Recently, I heard a woman talking about her young adult son who was despondent, not because there was anything fundamentally wrong in his life, but because he's a perfectionist. "You should see this kid," the woman said. "He's good-looking, musical, smart--he's the total package. But because he's a perfectionist he can often only see the ways in which he is falling short."
After listening to him complain one day about how terrible his life is, she pulled him into her room and asked him to play a gratitude game with her. With in a few minutes, his attitude had changed dramatically.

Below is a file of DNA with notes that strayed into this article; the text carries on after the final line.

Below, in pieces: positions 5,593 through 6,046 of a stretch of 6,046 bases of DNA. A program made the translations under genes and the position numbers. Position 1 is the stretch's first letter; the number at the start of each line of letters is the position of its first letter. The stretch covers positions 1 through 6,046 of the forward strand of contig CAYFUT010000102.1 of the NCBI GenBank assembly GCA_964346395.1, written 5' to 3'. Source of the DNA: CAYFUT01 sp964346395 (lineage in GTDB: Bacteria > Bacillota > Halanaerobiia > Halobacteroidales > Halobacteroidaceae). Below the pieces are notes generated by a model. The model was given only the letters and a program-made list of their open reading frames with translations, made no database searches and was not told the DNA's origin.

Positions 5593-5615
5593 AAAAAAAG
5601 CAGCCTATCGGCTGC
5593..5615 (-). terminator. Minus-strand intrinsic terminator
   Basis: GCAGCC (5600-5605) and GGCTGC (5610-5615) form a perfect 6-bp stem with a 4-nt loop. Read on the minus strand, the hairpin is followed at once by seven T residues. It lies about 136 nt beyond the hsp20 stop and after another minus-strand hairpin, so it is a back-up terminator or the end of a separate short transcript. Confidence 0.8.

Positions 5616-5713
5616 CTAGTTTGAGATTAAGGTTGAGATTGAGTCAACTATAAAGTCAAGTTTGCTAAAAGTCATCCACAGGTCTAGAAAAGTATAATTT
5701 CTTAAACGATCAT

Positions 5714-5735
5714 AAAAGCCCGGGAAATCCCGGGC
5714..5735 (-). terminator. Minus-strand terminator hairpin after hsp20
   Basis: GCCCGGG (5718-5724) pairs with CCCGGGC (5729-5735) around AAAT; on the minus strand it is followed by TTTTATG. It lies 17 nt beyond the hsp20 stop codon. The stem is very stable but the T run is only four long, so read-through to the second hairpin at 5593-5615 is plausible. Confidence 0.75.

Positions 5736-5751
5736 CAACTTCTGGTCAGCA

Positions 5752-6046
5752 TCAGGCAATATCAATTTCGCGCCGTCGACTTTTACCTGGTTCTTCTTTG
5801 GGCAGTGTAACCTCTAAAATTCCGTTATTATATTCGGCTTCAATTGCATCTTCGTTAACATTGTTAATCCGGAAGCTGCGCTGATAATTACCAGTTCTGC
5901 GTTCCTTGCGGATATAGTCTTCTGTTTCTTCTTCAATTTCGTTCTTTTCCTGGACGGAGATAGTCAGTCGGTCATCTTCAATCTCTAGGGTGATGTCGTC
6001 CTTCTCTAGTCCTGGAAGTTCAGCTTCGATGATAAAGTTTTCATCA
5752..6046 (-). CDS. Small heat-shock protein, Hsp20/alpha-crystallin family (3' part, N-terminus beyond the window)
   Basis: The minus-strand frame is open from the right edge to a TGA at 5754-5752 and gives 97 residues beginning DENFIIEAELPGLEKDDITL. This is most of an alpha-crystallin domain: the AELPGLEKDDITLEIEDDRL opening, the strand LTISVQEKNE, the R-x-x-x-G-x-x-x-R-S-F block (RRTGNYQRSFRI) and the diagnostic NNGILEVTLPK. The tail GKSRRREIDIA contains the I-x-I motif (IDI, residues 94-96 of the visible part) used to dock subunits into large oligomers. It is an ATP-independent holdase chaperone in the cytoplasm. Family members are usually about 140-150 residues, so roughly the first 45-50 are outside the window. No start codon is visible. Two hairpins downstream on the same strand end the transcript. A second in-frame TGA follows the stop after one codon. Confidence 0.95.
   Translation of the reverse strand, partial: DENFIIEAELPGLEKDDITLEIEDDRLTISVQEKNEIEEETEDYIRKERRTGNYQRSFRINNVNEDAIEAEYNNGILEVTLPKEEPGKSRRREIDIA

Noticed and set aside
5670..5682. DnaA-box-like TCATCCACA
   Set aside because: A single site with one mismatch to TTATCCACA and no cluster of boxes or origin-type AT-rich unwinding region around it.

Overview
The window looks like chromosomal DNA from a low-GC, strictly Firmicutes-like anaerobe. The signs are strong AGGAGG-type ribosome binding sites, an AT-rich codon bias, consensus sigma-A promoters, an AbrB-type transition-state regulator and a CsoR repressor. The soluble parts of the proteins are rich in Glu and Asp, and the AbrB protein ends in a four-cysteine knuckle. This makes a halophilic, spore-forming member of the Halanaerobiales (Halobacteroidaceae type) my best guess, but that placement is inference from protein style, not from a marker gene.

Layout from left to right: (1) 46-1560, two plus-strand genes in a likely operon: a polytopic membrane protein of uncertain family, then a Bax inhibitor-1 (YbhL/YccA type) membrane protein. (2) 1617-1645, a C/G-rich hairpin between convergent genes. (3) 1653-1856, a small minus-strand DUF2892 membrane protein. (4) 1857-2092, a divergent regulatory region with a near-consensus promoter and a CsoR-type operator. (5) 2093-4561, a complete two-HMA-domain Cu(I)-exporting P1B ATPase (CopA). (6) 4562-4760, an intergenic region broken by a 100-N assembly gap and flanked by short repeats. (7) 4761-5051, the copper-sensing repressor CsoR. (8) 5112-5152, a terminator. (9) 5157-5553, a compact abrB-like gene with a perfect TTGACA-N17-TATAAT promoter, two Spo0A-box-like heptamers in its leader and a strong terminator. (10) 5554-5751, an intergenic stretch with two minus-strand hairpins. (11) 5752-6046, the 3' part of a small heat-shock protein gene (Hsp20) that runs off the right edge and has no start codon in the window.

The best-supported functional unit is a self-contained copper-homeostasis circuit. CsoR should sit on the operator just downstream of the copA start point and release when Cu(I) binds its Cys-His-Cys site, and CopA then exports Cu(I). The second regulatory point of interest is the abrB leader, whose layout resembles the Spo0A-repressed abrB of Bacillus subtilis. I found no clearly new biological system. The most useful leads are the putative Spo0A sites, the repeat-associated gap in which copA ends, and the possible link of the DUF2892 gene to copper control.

When I heard about her success, I decided to try this method on my own perfectionist, Nathan (8). Tonight when he was complaining how everything doesn't go his way, I asked if he wanted to play the Gratitude Game. He agreed and we began.
"So what's one thing that you're grateful for?" I asked. He sat. And thought. "There are no wrong answers," I prompted him. "You can say anything." At times I could see his lips pursed to say a word then swallow it.
At long last, Nathan said, "Trees."
"Great," I said. "Now my turn. I'm grateful for you."
He grinned, "And I'm grateful for you."
"That was quick! OK, I'm grateful for ice cream."
"I'm grateful for cheese balls."
And on we went spouting gratitude for the beautiful day, air conditioning, fans, cheese, pickles, Dad, etc. It worked. In just a few minutes his whole demeanor changed. He was smiling, happy and up-beat! And so was I.